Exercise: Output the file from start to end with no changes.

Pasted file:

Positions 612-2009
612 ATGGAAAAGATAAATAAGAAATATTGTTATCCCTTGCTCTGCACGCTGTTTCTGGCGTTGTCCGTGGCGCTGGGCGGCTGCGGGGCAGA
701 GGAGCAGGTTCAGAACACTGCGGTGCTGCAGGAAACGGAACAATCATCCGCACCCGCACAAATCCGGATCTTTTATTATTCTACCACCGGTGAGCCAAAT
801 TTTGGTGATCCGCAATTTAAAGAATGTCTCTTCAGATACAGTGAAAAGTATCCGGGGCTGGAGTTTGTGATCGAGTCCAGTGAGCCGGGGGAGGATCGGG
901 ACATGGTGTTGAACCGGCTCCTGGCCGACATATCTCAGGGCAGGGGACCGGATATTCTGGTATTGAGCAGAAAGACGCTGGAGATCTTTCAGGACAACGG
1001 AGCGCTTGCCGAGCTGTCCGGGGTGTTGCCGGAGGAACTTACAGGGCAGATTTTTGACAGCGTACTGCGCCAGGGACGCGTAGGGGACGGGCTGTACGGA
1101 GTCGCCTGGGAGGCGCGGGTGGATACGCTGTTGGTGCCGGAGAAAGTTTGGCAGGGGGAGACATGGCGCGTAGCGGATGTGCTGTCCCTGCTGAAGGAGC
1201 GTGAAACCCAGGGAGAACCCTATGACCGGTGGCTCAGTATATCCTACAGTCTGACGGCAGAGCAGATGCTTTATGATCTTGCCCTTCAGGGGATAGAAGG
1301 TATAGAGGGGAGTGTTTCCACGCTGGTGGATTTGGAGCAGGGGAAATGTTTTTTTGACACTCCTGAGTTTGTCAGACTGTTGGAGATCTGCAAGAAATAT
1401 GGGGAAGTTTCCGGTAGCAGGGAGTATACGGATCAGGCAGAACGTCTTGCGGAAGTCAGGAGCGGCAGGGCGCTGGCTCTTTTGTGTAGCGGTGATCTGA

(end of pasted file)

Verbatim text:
Positions 612-2009
612 ATGGAAAAGATAAATAAGAAATATTGTTATCCCTTGCTCTGCACGCTGTTTCTGGCGTTGTCCGTGGCGCTGGGCGGCTGCGGGGCAGA
701 GGAGCAGGTTCAGAACACTGCGGTGCTGCAGGAAACGGAACAATCATCCGCACCCGCACAAATCCGGATCTTTTATTATTCTACCACCGGTGAGCCAAAT
801 TTTGGTGATCCGCAATTTAAAGAATGTCTCTTCAGATACAGTGAAAAGTATCCGGGGCTGGAGTTTGTGATCGAGTCCAGTGAGCCGGGGGAGGATCGGG
901 ACATGGTGTTGAACCGGCTCCTGGCCGACATATCTCAGGGCAGGGGACCGGATATTCTGGTATTGAGCAGAAAGACGCTGGAGATCTTTCAGGACAACGG
1001 AGCGCTTGCCGAGCTGTCCGGGGTGTTGCCGGAGGAACTTACAGGGCAGATTTTTGACAGCGTACTGCGCCAGGGACGCGTAGGGGACGGGCTGTACGGA
1101 GTCGCCTGGGAGGCGCGGGTGGATACGCTGTTGGTGCCGGAGAAAGTTTGGCAGGGGGAGACATGGCGCGTAGCGGATGTGCTGTCCCTGCTGAAGGAGC
1201 GTGAAACCCAGGGAGAACCCTATGACCGGTGGCTCAGTATATCCTACAGTCTGACGGCAGAGCAGATGCTTTATGATCTTGCCCTTCAGGGGATAGAAGG
1301 TATAGAGGGGAGTGTTTCCACGCTGGTGGATTTGGAGCAGGGGAAATGTTTTTTTGACACTCCTGAGTTTGTCAGACTGTTGGAGATCTGCAAGAAATAT
1401 GGGGAAGTTTCCGGTAGCAGGGAGTATACGGATCAGGCAGAACGTCTTGCGGAAGTCAGGAGCGGCAGGGCGCTGGCTCTTTTGTGTAGCGGTGATCTGA